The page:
Asked if Dougray Scott would be the new Bond, his publicist Rupert Fowler said: "There’s no news at all, I’m afraid. I’ve checked with Dougray, he doesn’t know anything... He hasn’t said that he doesn’t want to do it."

He said he knew nothing about the heavy betting. "We haven’t and his agents haven’t. I don’t know if they are personal supporters."

A reliable source within Eon insisted Dougray Scott had not been chosen as the new James Bond.

She added that a decision was probably "several months away", but would not comment on whether Eon has already conducted screen tests.

West played Rene Zellweger’s ill-fated lover Fred Casely in the Oscar-winning musical Chicago, he co-starred with Julia Roberts in the chick-flick drama Mona Lisa Smile and with Julianne Moore in the thriller The Forgotten, and he had a lead role as an American homicide detective in three series of the HBO series The Wire, which was voted best show on television in an American critics’ poll.

Neither Eon nor West’s representatives would confirm or deny the suggestion that he has already been through a series of auditions and screen tests. One source suggested he is a front-runner after impressing Barbara Broccoli, daughter of legendary Bond producer ‘Cubby’ Broccoli.

Speculation on the next Bond reached fever pitch following Pierce Brosnan’s announcement last year that the Broccoli family were dropping him after four outings in the role.

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The planned release of the next Bond film had already been postponed from 2005 to 2006, and Sony’s takeover of the 007 studio MGM added to the uncertainty, but it did nothing to dampen speculation over who would replace Brosnan.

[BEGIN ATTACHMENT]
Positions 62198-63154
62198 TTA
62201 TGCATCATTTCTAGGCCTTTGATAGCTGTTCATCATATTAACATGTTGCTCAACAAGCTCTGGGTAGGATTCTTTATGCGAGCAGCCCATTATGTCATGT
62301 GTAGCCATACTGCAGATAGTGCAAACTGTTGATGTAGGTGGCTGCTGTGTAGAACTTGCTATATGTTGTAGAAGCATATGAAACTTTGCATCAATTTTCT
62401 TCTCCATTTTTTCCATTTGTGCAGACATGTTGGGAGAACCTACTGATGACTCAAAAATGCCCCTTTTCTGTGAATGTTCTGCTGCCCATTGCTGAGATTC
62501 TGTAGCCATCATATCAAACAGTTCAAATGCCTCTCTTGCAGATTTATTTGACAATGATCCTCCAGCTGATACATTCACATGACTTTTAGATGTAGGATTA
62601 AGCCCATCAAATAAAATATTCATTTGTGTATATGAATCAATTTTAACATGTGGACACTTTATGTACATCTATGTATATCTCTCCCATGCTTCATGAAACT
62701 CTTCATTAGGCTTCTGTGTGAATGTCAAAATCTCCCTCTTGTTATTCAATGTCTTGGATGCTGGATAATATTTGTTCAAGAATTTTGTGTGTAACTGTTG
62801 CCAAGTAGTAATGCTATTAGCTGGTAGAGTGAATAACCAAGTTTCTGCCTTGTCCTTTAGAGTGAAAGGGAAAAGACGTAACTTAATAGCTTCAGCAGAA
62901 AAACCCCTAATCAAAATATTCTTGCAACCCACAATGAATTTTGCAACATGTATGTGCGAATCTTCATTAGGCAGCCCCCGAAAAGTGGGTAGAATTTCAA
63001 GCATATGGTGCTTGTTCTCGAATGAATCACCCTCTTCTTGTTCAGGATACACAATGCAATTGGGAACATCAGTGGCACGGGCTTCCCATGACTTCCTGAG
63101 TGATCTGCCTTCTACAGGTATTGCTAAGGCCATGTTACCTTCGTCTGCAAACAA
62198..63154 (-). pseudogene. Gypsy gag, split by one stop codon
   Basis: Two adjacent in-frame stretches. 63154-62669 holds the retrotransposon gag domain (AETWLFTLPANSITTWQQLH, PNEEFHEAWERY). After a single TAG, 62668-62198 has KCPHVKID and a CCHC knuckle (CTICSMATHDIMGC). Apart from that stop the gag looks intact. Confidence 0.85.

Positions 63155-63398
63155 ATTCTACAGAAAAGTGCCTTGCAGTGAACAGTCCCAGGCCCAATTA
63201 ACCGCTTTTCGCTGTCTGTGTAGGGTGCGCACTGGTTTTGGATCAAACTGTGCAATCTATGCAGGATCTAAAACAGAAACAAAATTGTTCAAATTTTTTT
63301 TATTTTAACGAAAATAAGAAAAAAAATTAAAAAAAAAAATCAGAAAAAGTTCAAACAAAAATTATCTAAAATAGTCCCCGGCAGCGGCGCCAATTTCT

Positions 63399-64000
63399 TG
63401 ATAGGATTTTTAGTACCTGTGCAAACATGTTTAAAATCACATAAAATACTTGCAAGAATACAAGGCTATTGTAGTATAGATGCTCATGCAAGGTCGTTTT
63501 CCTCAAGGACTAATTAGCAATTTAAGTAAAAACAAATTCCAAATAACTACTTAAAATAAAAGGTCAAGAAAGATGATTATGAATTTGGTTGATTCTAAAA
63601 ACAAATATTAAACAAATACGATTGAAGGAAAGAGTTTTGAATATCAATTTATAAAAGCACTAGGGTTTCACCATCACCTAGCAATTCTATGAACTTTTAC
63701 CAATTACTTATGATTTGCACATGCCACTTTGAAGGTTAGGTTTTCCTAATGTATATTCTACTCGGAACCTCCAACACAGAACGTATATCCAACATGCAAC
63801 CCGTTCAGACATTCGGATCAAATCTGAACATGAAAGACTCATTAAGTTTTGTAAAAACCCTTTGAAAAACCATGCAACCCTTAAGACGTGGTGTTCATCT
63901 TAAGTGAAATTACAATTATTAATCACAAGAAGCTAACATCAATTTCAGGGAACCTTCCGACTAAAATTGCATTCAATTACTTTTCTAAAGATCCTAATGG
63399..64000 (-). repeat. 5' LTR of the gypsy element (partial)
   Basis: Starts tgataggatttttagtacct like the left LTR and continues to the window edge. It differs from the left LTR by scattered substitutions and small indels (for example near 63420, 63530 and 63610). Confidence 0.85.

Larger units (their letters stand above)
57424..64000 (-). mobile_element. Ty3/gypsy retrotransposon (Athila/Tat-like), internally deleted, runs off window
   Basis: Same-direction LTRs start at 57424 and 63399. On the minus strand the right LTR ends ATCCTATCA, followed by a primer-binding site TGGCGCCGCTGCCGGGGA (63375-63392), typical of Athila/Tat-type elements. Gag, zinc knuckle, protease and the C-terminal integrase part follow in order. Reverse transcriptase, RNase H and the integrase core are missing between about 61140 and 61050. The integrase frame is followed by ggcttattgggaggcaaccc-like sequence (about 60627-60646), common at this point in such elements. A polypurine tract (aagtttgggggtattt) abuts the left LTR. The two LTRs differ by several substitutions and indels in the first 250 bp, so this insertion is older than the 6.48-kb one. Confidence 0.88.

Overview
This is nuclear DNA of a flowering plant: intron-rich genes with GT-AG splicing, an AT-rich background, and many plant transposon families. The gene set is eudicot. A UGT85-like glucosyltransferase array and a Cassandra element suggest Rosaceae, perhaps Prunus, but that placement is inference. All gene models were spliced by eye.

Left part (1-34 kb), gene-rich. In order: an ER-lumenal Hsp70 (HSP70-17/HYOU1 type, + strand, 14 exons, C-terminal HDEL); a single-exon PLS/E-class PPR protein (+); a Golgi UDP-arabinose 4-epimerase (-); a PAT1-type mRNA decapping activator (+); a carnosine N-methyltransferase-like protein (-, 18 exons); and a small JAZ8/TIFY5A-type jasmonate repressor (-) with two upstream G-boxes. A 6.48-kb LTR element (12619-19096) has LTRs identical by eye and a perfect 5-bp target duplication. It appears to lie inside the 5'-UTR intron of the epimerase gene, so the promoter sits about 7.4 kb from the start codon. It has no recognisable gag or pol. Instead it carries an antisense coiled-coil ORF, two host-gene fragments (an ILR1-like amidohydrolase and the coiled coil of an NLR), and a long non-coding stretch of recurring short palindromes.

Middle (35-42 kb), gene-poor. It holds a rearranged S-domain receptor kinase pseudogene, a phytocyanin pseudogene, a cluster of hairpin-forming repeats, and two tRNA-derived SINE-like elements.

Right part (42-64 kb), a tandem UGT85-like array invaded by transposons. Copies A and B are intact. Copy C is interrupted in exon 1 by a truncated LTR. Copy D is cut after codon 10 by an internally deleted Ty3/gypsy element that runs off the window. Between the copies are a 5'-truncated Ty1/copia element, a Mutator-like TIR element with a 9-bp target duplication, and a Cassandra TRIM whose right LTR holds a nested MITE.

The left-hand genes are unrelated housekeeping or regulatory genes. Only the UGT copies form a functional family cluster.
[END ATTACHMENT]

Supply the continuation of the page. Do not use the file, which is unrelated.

Several Scots were touted to take up the role first filled on the big screen 43 years ago in Dr No by Sean Connery, who remains the definitive Bond for many fans.

Gerard Butler, star of The Phantom of the Opera and Dear Frankie, has long been associated with the role and Ewan McGregor has reportedly had discussions with the producers.

Jude Law, Colin Farrell, Hugh Jackman, Nicolas Cage and Russell Crowe have all been mentioned, and former Bonds have been split down national lines with Connery supporting McGregor and Brosnan backing Farrell, though Farrell has said he is not interested.

A spokeswoman at Dominic West’s agents, Artists Independent Management, was no more forthcoming than Scott’s representative: "We can’t comment on our actors’ careers and impending jobs." She added that the actor did not want to make any comment.

However, perhaps significantly, West did express an interest in an American interview when The Forgotten came out last year. He said: "I’ve always liked Bond, and I thought I would do it better than anyone else... He’s pretty much a superhero, and I think he should be more of a soldier."

His refusal now to say anything, even to confirm that he might be interested in the role, may be significant. Perhaps he has learned the first lesson of a successful secret agent... secrecy.